Specially Appointed Professor
Fluorine: Synthesis of heteroaromatics bearing emergentfluorinated substituents; New fluorination methodologies; Catalytic Fluorination; Asymmetric fluorination;/Phosphorus: P-chirogenic compounds, chiral phospholesphosphahelicenes;/Phosphorus/Boron: Frustrated Lewis Pairs./Asymmetric synthesis: Control of axial chirality.
Frederic Leroux obtained a PhD in chemistry at the University of Konstanz (Germany), under the supervision of Prof. H. Fischer. In 1998, he moved to a postdoctoral position with Prof. M. Schlosser at the University of Lausanne (Switzerland) and accepted the same year a position of Assistant Professor. In 2001 he moved then to the Swiss Federal Institute of Technology in Lausanne (EPFL). He started his independent research career in 2003 as CNRS Research Associate at the University of Strasbourg (France). He obtained his habilitation in 2005 and was promoted CNRS Research Director in 2009.
Frederic Leroux is presently the director of the molecular chemistry department “Laboratoire d’Innovation Moléculaire et Applications” UMR CNRS 7042-LIMA of the Université de Strasbourg (lima.unistra.fr) and director of the joint CNRS-Bayer laboratory on organofluorine chemistry.
His research (coha.unistra.fr) is published in >120 peer-reviewed publications, 18 patents, 11 books and book chapters and presented by invitation at >80 (inter)national conferences. He is Fellow of the Royal Society of Chemistry (FRSC) and member of the European Academy of Sciences and Arts. He is also a member of the International Scientific Committee of the Moissan Prize (Fluorine Chemistry), Director of the French Fluorine Network (http://www.reseau-fluor.fr) and President of the French-Japanese Society of Medicinal and Fine Chemistry (fjs.crihan.fr).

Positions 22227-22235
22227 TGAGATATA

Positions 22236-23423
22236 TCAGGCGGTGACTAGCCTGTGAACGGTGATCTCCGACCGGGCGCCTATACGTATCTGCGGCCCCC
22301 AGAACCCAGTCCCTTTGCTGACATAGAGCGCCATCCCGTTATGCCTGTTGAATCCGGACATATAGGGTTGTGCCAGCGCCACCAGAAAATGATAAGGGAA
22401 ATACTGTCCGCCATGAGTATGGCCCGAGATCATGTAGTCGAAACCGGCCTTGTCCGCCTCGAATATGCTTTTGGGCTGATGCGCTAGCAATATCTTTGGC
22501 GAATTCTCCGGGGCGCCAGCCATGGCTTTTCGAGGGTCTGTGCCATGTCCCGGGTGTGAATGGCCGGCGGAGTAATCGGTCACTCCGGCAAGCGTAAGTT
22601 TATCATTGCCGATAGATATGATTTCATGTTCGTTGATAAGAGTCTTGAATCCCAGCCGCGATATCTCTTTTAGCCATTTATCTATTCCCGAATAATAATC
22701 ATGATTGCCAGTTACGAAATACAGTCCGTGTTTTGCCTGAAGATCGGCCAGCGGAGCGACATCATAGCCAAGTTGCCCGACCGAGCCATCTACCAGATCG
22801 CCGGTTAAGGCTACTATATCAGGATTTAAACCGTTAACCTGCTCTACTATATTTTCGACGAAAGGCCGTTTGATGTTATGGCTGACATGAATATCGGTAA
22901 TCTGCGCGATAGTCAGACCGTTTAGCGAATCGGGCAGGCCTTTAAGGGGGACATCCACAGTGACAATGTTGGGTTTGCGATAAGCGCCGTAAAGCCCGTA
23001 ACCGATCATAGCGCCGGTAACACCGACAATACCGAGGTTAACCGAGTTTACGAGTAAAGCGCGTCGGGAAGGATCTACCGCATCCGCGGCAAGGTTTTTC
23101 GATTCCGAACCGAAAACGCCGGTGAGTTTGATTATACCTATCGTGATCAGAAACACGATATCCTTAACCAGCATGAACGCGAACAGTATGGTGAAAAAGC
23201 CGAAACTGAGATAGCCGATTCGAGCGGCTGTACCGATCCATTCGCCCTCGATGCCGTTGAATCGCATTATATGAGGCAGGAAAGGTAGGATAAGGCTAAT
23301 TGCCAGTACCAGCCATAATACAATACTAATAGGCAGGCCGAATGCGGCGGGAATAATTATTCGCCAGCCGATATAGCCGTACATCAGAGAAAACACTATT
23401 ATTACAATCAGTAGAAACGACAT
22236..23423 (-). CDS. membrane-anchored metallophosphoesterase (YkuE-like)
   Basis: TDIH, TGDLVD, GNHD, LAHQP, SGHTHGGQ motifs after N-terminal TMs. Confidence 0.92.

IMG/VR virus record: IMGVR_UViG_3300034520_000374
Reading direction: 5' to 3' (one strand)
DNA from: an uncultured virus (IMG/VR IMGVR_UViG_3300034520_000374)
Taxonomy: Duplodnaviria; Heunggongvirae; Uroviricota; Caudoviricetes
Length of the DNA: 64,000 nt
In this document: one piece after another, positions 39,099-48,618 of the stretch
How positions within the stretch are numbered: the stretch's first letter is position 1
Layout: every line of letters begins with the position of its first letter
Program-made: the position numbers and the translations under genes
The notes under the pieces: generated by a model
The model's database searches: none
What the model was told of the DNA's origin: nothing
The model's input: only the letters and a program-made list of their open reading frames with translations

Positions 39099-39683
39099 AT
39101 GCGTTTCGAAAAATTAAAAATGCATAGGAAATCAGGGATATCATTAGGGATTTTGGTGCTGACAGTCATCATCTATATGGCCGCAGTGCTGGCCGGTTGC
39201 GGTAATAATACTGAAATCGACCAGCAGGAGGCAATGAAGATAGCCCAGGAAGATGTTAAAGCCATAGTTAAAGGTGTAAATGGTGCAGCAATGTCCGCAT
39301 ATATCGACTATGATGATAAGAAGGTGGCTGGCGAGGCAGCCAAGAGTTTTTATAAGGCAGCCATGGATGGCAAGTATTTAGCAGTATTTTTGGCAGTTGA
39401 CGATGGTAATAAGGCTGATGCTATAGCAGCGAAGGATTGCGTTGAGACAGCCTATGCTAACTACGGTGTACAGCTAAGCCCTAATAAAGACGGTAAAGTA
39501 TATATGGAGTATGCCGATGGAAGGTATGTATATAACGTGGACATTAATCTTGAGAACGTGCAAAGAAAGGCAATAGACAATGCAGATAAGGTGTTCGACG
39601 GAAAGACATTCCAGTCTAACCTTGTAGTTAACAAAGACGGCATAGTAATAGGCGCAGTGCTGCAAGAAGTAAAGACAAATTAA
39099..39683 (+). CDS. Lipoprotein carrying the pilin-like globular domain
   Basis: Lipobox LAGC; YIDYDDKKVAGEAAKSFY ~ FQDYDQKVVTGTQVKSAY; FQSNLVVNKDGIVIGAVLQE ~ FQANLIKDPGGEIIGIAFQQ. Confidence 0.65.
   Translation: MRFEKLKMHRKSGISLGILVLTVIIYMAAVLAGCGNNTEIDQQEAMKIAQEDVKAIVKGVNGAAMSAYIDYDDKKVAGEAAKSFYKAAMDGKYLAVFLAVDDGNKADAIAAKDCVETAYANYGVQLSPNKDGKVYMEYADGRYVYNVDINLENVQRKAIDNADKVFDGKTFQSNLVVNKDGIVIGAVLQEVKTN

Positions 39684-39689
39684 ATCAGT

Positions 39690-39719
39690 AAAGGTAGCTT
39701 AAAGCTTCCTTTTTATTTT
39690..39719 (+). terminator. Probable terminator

The philosophy of his research is based on a fruitful interplay of several objectives (a) the synthesis of biologically relevant molecules, (b) asymmetric methodologies using organic and organometallic chemistry, (c) organofluorine chemistry and (d) application of the objectives to industrial problems, which led to strong industrial collaborations. The discovery of new and mild methodologies to introduce fluorine atoms or emergent fluorinated groups onto heterocycles as well as their stereoselective introduction onto Csp3-centers is a key topic of his research and developed in close collaboration with industry.
Expectations for WRHI
The Tokyo Institute of Technology is one of the world-leading universities in education and research. The WRHI will provide me a unique tool to conduct research at a cutting-edge research field (i.e. fluorine chemistry) in collaboration with international renown teams at the TIT and to explore new ideas and approaches, to incubate fundamental and innovative research at the highest level, to perform with colleagues at TIT reflections at the crossroads of disciplines in order to bring out new areas of knowledge and to share knowledge with the Japanese society.